King James Version
The King James Version is an English language translation of the Bible, first completely published in 1611. The Bible was translated at the behest of King James I of England (VI of Scotland). Translators used the original Greek and Hebrew texts, but also consulted some previous English translations, particularly William Tyndale's translation (1525-34). The text of the King James Bible remains remarkably similar to Tyndale's translation.
A minority of Christians in English-speaking countries hold that the King James Version is the only acceptable English translation. This is often referred to as the "KJV-only movement". They hold that God inspired the translation in the same way he inspired the original text, in order to ensure a reliable transmission of his Word to the English speaking world. Nevertheless there are errors in the translation, such as calling the Jewish passover "Easter" in Acts 12:4.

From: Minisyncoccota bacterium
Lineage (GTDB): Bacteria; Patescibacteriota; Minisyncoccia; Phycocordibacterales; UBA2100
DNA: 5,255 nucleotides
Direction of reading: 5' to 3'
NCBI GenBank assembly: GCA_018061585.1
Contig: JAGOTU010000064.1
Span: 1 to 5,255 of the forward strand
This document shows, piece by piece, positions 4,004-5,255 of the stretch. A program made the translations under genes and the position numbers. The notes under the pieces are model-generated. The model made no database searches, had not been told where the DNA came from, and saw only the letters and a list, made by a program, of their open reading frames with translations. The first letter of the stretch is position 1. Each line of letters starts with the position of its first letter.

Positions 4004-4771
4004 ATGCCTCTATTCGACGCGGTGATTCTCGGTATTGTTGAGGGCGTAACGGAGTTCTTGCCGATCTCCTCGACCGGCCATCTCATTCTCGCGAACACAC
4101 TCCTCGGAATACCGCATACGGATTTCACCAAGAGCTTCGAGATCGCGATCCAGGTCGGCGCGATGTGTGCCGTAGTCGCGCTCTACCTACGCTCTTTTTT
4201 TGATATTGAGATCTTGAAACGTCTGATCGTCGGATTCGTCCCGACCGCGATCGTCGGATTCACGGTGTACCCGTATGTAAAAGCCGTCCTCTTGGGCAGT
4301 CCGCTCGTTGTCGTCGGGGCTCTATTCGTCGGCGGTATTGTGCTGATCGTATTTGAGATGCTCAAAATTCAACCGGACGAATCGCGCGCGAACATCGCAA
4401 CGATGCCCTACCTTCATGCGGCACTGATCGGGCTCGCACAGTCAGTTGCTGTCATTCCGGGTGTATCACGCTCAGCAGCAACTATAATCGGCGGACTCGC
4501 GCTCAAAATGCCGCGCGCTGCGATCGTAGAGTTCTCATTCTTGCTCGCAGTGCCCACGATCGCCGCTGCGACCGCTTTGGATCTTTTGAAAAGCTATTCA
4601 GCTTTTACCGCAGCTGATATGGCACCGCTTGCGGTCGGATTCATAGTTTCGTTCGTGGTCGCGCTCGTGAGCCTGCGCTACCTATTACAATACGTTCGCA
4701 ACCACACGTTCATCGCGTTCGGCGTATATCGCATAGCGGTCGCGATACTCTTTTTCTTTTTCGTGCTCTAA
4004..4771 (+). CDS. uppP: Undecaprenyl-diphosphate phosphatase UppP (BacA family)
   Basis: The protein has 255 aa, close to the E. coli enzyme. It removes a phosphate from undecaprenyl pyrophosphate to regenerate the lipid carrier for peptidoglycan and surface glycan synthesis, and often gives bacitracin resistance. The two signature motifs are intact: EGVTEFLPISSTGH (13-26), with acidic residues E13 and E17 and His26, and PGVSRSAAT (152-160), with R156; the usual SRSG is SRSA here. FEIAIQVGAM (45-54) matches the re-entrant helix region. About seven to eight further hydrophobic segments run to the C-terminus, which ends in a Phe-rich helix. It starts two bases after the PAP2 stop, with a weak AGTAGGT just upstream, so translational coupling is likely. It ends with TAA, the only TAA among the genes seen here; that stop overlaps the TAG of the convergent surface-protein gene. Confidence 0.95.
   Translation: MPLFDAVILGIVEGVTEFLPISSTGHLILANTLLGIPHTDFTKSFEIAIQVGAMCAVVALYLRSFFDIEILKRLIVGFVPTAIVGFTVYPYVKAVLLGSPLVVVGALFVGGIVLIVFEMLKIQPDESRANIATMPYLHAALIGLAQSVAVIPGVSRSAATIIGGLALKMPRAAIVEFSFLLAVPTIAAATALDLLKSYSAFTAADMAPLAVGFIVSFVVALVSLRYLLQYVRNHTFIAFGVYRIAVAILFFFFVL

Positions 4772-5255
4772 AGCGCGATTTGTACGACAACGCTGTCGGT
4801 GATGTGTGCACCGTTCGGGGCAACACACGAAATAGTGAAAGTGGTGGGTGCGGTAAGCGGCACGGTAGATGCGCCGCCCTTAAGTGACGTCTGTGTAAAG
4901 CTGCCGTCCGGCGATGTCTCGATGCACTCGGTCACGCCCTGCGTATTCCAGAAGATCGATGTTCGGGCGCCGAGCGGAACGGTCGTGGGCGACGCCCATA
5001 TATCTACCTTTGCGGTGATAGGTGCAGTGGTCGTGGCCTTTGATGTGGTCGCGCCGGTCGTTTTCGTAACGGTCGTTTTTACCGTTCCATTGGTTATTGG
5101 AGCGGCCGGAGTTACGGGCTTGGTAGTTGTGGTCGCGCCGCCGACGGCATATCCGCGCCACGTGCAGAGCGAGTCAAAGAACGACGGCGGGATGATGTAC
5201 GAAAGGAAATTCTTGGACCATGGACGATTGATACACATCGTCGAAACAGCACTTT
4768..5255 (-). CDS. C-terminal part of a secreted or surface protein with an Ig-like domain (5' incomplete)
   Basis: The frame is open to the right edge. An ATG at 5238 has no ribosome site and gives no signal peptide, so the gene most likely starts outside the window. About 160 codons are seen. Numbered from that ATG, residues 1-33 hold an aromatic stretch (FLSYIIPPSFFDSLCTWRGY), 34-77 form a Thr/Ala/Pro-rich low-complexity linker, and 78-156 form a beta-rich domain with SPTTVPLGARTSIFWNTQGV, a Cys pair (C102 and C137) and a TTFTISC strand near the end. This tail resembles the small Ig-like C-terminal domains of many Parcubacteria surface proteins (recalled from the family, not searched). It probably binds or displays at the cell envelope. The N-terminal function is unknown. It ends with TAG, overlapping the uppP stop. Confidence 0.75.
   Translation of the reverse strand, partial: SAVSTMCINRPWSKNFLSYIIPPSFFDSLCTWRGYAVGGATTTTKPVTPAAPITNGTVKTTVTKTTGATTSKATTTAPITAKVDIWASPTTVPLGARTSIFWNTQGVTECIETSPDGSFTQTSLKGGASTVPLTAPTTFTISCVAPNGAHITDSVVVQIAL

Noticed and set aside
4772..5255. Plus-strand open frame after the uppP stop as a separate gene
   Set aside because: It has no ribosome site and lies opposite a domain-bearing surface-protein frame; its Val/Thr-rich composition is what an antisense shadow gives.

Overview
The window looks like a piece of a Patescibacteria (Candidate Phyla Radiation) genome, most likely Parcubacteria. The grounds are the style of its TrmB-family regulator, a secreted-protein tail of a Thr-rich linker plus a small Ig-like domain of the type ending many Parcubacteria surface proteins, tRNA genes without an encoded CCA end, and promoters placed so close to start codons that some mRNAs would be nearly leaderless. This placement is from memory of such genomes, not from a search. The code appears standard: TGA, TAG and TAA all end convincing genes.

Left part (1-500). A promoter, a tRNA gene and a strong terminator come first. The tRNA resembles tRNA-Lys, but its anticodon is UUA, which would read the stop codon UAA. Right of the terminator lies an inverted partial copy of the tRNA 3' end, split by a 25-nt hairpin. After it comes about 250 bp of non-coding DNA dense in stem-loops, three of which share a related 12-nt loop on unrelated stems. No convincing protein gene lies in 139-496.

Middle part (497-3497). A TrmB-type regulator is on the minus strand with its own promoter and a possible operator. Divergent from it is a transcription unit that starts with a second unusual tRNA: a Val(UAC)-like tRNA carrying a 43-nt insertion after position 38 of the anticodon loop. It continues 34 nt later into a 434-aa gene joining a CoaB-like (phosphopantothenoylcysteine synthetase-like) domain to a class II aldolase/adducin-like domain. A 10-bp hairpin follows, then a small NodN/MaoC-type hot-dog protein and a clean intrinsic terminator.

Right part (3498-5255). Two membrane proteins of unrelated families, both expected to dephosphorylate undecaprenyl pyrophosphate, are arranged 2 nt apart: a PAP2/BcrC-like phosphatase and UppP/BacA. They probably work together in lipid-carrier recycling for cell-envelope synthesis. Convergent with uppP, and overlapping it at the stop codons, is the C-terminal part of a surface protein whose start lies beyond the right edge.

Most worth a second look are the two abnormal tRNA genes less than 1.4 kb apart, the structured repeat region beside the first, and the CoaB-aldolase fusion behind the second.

The New King James Version is a modern translation using the same source texts as the King James Version and attempting to preserve the style of the KJV but in modern language. The 21st Century King James Version is a minor revision of the King James Version in which only the most archaic English words are replaced with their modern equivalents.